Zoom meetings stored in the cloud are processed after the meeting has ended and will generate an MP4 video file, M4A audio file, and a txt file of any in-meeting chats and shared content. Admins can find links to all of these recordings by selecting the “Meetings” tab, then the “Recorded” tab on the top left of their navigation panel. A list of past meetings that were recorded locally and to the cloud will display, which can then be selected to view.
Admin users also have the ability to disable Zoom meeting recordings for cloud and local storage by navigating to the “Recording” tab within their “Account Settings”. From there, you can enable or disable recording permissions for select users, groups, or an entire account.
Note: Zoom meeting recordings are only retained for 90 days by default and can only be surfaced and exported one at a time.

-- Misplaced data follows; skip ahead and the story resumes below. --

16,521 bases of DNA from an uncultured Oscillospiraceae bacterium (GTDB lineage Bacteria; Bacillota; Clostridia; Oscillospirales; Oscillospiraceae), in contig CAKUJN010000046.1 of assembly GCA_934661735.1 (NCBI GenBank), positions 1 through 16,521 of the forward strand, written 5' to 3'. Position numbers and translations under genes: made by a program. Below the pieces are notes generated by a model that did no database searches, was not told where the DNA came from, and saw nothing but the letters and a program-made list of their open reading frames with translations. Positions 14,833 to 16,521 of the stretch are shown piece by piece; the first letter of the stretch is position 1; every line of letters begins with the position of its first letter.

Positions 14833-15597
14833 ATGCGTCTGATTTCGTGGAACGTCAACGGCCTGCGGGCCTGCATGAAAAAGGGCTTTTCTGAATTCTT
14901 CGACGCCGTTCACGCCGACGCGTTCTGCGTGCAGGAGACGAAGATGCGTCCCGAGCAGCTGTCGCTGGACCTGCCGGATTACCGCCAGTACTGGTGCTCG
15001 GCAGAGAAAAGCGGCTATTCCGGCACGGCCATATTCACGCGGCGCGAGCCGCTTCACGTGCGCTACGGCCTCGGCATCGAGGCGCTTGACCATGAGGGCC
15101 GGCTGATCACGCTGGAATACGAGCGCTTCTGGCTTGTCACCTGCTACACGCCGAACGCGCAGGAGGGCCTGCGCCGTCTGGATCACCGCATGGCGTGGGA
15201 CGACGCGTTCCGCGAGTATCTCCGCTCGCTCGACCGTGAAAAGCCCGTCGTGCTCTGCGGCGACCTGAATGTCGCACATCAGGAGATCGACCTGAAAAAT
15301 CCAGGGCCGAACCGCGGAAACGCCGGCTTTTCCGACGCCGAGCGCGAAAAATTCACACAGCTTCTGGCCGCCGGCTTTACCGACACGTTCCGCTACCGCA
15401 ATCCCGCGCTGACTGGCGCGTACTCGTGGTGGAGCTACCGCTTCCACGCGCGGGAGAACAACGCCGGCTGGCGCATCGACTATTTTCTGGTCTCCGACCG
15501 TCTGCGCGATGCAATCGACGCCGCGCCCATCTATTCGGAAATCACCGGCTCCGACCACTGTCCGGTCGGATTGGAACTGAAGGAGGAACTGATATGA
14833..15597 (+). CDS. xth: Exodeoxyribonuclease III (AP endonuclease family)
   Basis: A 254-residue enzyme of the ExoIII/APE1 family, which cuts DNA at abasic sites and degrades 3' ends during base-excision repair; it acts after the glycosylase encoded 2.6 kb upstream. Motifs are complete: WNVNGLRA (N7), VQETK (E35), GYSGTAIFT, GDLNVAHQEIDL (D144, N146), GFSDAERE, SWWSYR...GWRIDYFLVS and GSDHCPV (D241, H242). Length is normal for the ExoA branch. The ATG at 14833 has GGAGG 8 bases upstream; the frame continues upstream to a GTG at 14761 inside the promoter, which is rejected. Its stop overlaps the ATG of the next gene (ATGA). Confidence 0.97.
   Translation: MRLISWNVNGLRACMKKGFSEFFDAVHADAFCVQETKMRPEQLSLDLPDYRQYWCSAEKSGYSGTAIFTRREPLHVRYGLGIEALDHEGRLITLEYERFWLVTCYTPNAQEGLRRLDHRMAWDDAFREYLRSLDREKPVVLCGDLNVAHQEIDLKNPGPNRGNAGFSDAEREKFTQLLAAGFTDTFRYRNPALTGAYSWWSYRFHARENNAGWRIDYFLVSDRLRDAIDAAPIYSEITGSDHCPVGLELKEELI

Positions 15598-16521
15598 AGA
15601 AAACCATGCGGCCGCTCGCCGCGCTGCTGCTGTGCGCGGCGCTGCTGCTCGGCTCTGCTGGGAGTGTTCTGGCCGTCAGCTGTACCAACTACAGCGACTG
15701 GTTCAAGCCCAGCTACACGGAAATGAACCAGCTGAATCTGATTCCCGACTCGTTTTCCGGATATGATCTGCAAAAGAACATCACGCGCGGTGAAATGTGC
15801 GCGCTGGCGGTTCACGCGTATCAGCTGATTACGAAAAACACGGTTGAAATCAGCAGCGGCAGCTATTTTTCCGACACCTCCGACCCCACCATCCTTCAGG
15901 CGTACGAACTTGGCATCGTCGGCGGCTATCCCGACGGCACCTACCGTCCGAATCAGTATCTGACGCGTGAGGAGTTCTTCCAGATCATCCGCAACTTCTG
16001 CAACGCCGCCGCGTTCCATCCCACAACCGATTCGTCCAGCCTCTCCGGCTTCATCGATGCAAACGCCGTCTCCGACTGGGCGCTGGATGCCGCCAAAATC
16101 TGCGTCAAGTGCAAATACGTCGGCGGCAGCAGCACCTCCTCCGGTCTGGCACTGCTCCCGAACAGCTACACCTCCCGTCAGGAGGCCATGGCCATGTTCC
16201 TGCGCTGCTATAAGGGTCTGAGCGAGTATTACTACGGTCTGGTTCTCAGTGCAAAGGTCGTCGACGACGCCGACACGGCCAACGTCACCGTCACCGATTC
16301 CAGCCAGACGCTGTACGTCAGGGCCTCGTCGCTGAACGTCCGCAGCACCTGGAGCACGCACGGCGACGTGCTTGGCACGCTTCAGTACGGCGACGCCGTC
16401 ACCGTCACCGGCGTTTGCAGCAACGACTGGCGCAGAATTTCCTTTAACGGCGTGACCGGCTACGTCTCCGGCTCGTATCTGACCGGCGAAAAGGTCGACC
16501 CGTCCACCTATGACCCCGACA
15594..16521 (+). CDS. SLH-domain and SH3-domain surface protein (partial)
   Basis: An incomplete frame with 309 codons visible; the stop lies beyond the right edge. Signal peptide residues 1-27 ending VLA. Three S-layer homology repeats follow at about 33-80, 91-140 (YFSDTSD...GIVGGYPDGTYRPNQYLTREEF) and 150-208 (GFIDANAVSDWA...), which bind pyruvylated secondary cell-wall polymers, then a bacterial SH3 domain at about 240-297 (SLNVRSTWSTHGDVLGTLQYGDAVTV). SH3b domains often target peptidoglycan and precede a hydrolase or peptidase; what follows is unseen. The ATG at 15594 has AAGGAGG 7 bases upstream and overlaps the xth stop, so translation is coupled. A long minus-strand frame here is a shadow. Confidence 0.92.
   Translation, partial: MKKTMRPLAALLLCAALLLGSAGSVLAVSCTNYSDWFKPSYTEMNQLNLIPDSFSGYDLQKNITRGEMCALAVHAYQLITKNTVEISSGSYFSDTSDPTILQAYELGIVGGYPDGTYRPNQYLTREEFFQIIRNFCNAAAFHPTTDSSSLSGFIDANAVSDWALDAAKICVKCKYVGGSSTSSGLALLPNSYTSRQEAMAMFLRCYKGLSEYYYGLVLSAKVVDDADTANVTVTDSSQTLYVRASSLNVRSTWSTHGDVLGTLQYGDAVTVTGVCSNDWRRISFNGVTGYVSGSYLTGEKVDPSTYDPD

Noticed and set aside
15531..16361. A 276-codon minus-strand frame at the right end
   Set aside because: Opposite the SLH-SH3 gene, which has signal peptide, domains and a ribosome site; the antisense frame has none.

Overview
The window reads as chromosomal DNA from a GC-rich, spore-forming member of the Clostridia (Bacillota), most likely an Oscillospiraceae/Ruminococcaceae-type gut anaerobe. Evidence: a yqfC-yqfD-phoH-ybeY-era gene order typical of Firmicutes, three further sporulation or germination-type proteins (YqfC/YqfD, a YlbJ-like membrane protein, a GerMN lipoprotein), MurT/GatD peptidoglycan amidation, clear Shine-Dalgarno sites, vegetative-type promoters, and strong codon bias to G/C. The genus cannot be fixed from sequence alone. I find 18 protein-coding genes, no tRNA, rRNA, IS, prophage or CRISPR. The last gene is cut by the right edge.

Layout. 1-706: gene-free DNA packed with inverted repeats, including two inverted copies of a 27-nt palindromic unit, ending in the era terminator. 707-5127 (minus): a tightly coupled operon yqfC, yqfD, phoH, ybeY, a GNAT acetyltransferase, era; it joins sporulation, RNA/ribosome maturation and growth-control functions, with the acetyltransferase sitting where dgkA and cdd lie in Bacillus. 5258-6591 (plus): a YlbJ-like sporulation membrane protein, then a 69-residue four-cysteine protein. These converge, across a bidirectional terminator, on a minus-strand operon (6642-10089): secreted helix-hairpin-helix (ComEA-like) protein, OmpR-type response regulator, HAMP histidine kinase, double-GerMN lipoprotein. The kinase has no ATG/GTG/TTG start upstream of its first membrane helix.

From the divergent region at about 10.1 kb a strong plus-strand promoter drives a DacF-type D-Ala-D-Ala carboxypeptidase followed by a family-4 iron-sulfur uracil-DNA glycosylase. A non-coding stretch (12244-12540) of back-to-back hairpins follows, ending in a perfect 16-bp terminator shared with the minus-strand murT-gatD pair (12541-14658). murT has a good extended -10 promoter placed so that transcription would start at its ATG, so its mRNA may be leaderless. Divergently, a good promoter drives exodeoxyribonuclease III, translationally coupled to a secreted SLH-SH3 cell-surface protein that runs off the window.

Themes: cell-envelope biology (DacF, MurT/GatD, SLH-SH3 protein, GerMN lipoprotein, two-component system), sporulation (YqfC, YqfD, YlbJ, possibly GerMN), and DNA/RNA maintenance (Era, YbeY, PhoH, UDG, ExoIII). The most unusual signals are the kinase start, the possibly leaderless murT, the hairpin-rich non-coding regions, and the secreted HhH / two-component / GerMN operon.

If you have a Zoom paid plan, you’ll also have access to live transcription, or closed captioning. This feature offers real-time transcription of what’s being said during a meeting, making it easier to perform text-based searches and accurate record keeping. Note: Only the host of the meeting can enable the transcription feature.
Once transcripts are processed, they appear as separate .vtt text files and the individual transcripts are segmented into sections with a timestamp. Admins have the option to edit the transcript, search for keywords across all transcriptions, and display the transcript text within the video recording under “My Recordings”.
Though this blog is focused on Zoom meeting data, we’d be remiss if we didn’t cover chat. Conversations on Zoom can extend beyond meetings to include 1-on-1, group, and channel messages — creating another key source of information.
To access Zoom chat storage, admin users on paid plans need to enable the IM Management add-on. Once enabled, the account owner and admins can view, download and delete stored messages, and set a retention period for chats in the cloud and on local devices. By default, chats are stored in the cloud for two years and on local devices for one year.